Most gardeners familiar with root growth hormone and stimulators know that they can easily be purchased at most garden centers. I myself learned to propagate cuttings using them many years ago. The problem with them is that they are synthetic chemicals.
For those of you not familiar with the use of root growth hormones, they are used basically to speed up the process for new root growth. Newly propagated cuttings can also be easily infected by bacteria and fungi until they become mature enough to contain a protective property called salicylic acid.
This is where Willow Tea comes into the picture. It was something well known to our Native American brothers and sisters. The Salicylates are found in abundance in the young new growth and inner bark of the Willow Tree. Not only will it work for your propagating projects in the garden, but the Native Americans understood the Willows medicinal properties as well.
Some tribes used both the bark and the root. It was the most commonly used method for treatment of fevers and headaches brewed as a tea. Amazingly enough, this was actually the precursor to our modern day aspirin. Physicians in European countries actually prescribed willow bark for pain and inflammation.
Salicylic acid is also approved by the US Food and Drug Administration (FDA) as a topical treatment for warts and calluses. It is also included in many non-prescription medications to treat bunions and corns, and some over the counter acne remedies.
According to our very own Texas Native Foraging expert, Merriwether, a tea made from chopped up twigs and inner bark is an emergency food and eaten raw or dried and ground into flour. He also states that the inner bark of the Willow contains carbohydrates.
Steps For Making Homemade Willow Tea
For Root Growth Hormone
NOTE: While The White Willow Species has been the predominant Willow used, many other varieties of Willow Tree, including our Texas native “Black Willow” contain the Salicylates. There are also many other plants and species in the Salix Family. Just to name a few would be, Wintergreen, Poplar, Black Cohosh Root and Sweet Birch Tree bark.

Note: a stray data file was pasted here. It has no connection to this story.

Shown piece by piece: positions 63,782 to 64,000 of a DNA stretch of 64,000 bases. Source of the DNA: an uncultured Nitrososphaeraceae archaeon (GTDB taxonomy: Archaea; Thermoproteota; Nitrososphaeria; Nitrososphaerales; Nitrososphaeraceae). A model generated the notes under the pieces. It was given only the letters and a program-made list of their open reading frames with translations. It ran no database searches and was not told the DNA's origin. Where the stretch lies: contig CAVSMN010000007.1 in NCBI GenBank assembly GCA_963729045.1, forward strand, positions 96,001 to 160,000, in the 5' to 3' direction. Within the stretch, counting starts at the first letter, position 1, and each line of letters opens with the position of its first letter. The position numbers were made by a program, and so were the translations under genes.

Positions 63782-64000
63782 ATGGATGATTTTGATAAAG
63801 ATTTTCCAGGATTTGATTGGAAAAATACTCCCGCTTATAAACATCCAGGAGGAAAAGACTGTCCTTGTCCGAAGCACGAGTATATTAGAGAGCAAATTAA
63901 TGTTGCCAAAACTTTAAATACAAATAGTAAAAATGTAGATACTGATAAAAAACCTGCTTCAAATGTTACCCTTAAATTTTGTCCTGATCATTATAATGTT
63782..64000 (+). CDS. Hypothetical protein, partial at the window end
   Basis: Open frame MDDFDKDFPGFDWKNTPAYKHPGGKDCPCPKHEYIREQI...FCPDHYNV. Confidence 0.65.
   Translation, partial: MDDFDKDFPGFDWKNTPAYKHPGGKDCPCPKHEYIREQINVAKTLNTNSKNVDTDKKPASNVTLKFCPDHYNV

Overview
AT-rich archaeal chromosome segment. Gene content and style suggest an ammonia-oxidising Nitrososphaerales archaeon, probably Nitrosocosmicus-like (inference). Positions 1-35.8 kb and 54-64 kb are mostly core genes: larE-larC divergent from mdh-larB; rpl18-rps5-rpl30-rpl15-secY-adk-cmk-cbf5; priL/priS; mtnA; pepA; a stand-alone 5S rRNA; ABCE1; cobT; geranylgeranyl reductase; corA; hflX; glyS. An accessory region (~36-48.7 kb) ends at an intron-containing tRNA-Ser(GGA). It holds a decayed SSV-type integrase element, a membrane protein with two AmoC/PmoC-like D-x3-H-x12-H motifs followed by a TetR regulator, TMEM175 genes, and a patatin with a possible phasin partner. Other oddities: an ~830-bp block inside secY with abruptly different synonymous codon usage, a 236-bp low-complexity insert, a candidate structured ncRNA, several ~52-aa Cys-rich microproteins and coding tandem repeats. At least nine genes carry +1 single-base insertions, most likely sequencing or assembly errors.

♦ First, begin by taking cutting from the young new growth of your Willow Tree. The shoots should have yellow and green stems. Don’t use the limbs with gray and brown bark. It is said that the best time to take your cuttings is in early spring when the Willows have the most new growth.
♦ Another wonderful reason for making your own root hormone is not buying the processed plastic container sold at the garden centers. Re-using large glass containers like the old pickle jar in the photo works really well for making the tea. I simply fill it with cold water.
♦ Strip the leaves off of each shoot and cut the stems in little pieces about 1 inch each. I filled the pickle jar about 1/4 of the way with the cuttings and then filled the container up with water. The need to steep for about 3 to 4 weeks before it is ready. For quicker processing you can boil a pot of water and then steep the cuttings like you would to brew tea. Then you can use it within 24 hours after brewing.
♦ When your Willow has been brewed properly, strain the liquid from the jar and put the cuttings in the compost pile. I like to pour off my brew straight into my watering can and keep it in the greenhouse and potting shed. All that is left to do is water my new cuttings and growing medium with the Willow Tea. If you are doing cuttings in a glass of water instead of soil, try using your new homemade root growth hormone for healthier and quicker results.
What a beautiful way to care for the earth and your garden by avoiding the use of chemicals. There is no waste by the reusable glass containers. It is quick and easy to make your own and everything goes back into the earth naturally.
Article by Pamela Kimsey
Pammy is a organic gardener in Southeast Texas who believes diversity with natural habitats is the key to a successful garden. With a background as a commercial grower and manager for a large wholesale nursery, she became quickly dismayed with the over use of chemicals and the effects they have on life and the environment.
Pamela has written 87 awesome articles for Natural Family Today.
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